Provide Input on Challenges and Opportunities in Pharmacogenomics

We are seeking input from the scientific community on challenges, opportunities and gaps in pharmacogenomics. Please help us shape future programs in pharmacogenomics by responding to the recently published request for information (RFI). The RFI asks for your input on several topics, such as:

  • Critical technological advances that can be applied to pharmacogenomics problems;
  • Specific tools, resources, methods and approaches needed to enhance our molecular, genetic and biological mechanistic understanding;
  • Ways to advance clinical implementation for improving health care outcomes, including safety, effectiveness, time and costs;
  • Synergies that might come from a research network;
  • Types of scientific endeavors that would best be funded by R01 grants in the field; and
  • Additional interfaces and interactions that should be developed by NIH with other funders or organizations.

Please take the time to comment on any or all of the above topics between now and the May 17 deadline. You may respond as individuals or groups. Working together, we can help advance this research area of great scientific interest and immediate health relevance.

4 comments on “Provide Input on Challenges and Opportunities in Pharmacogenomics

  1. There remains an unfortunate chasm between the two halves of systems biology: the high-throughput “-omics” half and the dynamic modeling half. Pharmacogenomics is particularly sensitive to this chasm because pharmaceutical development is almost always more effective when we have a solid mechanistic understanding. Programs aimed at bridging the chasm between statistical and mechanistic approaches might leverage the strengths of both and help us avoid developing drugs with fundamentally flawed mechanisms of action.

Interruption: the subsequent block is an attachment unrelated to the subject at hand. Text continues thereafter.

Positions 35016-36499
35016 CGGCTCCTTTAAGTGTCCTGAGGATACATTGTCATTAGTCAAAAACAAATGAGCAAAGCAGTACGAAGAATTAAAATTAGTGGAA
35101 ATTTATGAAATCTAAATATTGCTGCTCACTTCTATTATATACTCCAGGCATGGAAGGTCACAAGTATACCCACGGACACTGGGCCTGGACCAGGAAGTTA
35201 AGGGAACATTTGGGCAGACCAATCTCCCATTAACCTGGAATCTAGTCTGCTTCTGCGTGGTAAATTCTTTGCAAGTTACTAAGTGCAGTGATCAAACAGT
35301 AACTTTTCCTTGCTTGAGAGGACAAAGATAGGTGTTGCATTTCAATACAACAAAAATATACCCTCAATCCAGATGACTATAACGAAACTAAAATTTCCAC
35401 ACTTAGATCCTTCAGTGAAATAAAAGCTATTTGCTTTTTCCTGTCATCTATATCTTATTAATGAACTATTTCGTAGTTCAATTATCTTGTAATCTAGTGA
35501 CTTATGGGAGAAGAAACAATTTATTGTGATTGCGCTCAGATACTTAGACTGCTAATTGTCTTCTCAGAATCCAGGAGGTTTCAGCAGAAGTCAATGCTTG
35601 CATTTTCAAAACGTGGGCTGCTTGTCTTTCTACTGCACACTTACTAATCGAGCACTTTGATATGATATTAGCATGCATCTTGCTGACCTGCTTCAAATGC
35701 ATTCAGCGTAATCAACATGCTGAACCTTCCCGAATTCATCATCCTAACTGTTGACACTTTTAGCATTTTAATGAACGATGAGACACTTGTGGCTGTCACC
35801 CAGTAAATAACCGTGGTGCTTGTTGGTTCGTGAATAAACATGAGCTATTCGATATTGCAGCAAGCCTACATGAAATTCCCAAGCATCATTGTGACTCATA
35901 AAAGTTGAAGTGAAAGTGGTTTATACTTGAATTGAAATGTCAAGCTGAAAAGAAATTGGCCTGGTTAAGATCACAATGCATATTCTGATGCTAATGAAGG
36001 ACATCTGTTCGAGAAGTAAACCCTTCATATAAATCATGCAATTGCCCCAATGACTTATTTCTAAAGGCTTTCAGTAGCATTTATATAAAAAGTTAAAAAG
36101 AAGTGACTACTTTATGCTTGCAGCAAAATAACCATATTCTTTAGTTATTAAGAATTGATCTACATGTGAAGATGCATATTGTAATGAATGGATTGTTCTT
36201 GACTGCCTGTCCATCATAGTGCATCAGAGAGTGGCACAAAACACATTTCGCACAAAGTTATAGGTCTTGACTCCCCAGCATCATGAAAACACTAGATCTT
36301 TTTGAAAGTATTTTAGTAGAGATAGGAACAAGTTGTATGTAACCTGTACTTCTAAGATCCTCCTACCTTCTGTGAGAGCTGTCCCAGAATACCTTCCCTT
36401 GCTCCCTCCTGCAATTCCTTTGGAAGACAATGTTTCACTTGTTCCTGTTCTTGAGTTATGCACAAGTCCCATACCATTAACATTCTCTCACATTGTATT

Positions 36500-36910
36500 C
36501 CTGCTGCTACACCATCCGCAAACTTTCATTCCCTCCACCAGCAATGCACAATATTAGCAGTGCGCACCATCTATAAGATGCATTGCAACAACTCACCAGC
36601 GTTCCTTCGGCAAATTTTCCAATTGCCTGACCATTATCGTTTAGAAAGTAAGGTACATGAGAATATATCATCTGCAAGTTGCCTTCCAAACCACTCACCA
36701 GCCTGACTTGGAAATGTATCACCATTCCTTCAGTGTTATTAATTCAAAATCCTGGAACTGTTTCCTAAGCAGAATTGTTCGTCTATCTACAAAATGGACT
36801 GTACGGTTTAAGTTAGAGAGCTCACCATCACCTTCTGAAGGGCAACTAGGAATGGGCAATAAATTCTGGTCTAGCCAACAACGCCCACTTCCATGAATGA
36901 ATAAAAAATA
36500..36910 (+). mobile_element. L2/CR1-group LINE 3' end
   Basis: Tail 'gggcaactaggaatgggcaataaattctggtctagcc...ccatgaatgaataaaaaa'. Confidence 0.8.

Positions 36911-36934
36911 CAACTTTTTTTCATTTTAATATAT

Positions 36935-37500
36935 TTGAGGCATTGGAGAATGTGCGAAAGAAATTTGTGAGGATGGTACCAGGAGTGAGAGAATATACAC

2. Thanks for this feedback. Your comments have been collected for the RFI. NIGMS agrees that both association/statistical approaches and mechanistic evidence/modeling are essential to understanding completely how drugs act, and both types of information are necessary to predict drug effects.

  3. Dysregulation of proteins is the key to diseases. There is no reason to justify that the focus should be on genomics instead of proteomics to study pharmacological efficacy. Given the fact that many new blockbuster drugs target enzymes that regulate protein modification enzymes, these enzyme substrates should be good biomarkers to understand mechanisms of drug actions and to stratify patients. And these biomarkers cannot be identified by genomics.

    If microarray or RNA-seq is useful for identifying protein biomarkers, proteomics will be more powerful as two thirds of proteins’ RNA do not correlate well with protein expression.

    I believe proteomics is mature now for hunting for pharmacology study. And pharmacogenomics is a biased term.

    • We agree that protein expression is critical. Interesting comment about pharmacogenomics being a dated term. We are thinking about that and considering the many other (beyond genomics) aspects of a mechanistic understanding essential to predicting and personalizing medicine. Keep the comments coming—and please also submit them via the RFI form.

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